Writing with a pen and on a piece of paper is an ability learned at a young age, even though nowadays I think most kids know how to type on a phone before they learn to write by hand.
I do enjoy the speed with which I type, the legibility remains constant even if I type faster, and not to mention the autocorrect feature, which is truly amazing. But writing with a pen is very satisfying. Choosing beautiful writing instruments, is another perk of writing by hand. I am not saying that there are no nice keyboards, custom-made or prebuilt, because there are a lot of them, but that is a subject for another time.
If you have a bit of proficiency using a computer, you will be able to write a lot faster compared to a pen. For starters, you just have to press a key for the computer to register the letter and second you can use all your fingers to press keys really fast, while when you write with a pen you have to create each letter one after the other. There is a caveat though, if for example you are taking notes, and they are graphs or drawings / sketches involved you will probably be able to make them faster the old-fashioned way (or you can use a tablet and a stylus and a keyboard for the plain text)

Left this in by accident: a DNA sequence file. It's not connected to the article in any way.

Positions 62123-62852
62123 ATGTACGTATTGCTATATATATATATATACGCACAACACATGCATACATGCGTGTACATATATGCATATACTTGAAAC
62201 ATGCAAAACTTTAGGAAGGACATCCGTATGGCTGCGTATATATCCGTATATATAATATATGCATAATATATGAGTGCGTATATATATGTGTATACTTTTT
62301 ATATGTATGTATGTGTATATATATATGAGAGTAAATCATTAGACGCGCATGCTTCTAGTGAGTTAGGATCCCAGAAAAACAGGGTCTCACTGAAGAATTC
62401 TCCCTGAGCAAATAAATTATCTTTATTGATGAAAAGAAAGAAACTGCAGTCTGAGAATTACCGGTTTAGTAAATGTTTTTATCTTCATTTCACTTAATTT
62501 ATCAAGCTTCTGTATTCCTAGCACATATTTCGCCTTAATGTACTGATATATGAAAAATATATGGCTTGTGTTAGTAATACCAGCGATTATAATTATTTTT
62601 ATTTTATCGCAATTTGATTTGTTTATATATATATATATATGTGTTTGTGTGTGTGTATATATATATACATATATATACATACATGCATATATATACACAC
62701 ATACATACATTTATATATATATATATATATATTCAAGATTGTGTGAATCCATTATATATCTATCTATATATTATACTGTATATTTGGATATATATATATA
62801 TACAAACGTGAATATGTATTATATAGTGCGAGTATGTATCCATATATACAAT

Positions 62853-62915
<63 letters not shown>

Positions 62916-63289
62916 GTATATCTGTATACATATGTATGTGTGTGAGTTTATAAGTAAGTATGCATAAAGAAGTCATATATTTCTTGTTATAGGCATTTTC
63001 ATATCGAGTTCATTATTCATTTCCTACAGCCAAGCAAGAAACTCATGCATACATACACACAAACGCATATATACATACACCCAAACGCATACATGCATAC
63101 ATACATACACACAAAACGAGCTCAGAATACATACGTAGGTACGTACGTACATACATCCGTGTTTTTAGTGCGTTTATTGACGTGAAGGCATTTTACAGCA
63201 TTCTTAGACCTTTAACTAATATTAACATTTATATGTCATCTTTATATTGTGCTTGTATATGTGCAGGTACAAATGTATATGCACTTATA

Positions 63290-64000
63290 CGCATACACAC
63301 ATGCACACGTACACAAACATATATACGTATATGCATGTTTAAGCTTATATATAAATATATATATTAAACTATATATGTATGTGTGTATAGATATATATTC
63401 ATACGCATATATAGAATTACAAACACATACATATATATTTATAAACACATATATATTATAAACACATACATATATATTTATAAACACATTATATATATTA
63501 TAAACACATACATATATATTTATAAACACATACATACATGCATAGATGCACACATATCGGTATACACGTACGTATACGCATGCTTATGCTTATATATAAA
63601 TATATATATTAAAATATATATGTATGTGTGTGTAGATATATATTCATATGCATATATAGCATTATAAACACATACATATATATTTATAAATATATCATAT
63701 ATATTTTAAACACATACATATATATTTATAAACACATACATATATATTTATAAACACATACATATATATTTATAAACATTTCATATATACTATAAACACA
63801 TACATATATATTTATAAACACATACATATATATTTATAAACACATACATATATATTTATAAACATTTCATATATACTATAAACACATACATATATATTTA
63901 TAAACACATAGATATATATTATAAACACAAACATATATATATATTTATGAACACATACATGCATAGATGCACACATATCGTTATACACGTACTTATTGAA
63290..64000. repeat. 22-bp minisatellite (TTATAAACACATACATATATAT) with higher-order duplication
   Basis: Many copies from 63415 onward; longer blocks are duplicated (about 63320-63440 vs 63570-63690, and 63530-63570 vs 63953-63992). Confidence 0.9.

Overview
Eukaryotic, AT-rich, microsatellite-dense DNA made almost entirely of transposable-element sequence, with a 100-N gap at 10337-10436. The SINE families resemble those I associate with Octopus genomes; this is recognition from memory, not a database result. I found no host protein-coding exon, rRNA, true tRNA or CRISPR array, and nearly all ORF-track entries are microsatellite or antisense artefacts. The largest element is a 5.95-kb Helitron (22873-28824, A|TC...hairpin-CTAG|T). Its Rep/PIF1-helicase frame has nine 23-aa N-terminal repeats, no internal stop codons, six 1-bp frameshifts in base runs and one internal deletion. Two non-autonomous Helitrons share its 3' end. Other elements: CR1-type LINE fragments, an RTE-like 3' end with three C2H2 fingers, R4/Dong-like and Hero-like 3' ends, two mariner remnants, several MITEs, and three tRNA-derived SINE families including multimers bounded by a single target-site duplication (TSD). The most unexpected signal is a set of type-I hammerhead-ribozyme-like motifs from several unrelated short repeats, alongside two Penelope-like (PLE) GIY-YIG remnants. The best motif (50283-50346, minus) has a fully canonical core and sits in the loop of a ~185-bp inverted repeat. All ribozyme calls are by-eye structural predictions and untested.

The most common question among typists is, how fast can you type? There are dedicated sites where you can practice typing, and also you can compete.
Starting from this idea, I am curious to know: How fast can I write?. And not only this, but also how will the writing instrument influence the speed with which I am writing by hand.
For this test I took a small text sample as I didn't want to get hand cramps and RSI from all the writing needed. I started with typing to have a reference, as I imagine it will be a lot faster than writing by hand. First time typing, I got 71 words per minute, a total of 14 seconds to type the sentence.
Then I started testing writing instruments. For the test I chose a: fountain pen, pencil, ball point, ink roller, gel pen. I want to see if some writing instruments are slower than others. For example, ball points usually feel slow. I feel each time that they are "sticky", I definitely feel slowed down by the majority of ball points. But that is just a feeling, I wanted to quantify the feeling in seconds. Will a smooth fountain pen be faster?